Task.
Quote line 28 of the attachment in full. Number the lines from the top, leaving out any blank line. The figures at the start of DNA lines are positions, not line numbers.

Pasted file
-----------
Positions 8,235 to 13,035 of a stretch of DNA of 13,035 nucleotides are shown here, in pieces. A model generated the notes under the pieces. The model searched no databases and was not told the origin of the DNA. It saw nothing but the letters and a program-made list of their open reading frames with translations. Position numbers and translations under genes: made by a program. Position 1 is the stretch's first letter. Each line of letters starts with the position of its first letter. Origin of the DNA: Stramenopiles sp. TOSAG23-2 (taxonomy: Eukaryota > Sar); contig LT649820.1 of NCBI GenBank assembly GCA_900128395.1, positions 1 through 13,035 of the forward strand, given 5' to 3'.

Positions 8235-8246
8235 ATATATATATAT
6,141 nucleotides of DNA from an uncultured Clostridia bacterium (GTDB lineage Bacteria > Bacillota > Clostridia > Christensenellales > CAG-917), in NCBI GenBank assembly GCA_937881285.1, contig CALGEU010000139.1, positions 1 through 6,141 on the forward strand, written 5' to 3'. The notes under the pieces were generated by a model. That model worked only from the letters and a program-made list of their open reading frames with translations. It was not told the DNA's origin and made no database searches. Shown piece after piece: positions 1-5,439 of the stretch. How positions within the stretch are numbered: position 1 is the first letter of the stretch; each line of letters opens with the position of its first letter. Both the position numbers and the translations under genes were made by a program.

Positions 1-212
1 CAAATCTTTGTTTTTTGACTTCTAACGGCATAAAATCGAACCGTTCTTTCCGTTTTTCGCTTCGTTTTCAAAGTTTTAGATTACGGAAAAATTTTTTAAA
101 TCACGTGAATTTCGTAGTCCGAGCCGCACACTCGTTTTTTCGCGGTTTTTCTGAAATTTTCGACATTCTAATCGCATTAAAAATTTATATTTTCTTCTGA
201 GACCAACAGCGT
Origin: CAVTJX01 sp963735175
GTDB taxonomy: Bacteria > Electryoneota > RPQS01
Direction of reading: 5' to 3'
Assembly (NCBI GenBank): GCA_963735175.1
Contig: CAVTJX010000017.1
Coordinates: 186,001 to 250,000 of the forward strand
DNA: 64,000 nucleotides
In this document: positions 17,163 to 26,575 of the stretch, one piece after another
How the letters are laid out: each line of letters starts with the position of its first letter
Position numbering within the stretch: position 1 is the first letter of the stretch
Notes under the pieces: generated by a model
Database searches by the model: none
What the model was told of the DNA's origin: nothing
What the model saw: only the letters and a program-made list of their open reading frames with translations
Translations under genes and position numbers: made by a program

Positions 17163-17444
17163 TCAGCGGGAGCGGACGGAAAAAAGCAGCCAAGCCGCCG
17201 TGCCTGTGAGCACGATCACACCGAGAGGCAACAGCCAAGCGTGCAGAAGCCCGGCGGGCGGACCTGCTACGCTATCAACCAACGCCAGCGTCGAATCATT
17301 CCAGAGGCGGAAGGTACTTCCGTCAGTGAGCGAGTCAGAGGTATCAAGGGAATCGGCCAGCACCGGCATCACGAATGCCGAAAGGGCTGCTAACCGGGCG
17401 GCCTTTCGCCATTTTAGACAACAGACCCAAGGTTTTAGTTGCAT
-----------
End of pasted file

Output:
17401 GCCTTTCGCCATTTTAGACAACAGACCCAAGGTTTTAGTTGCAT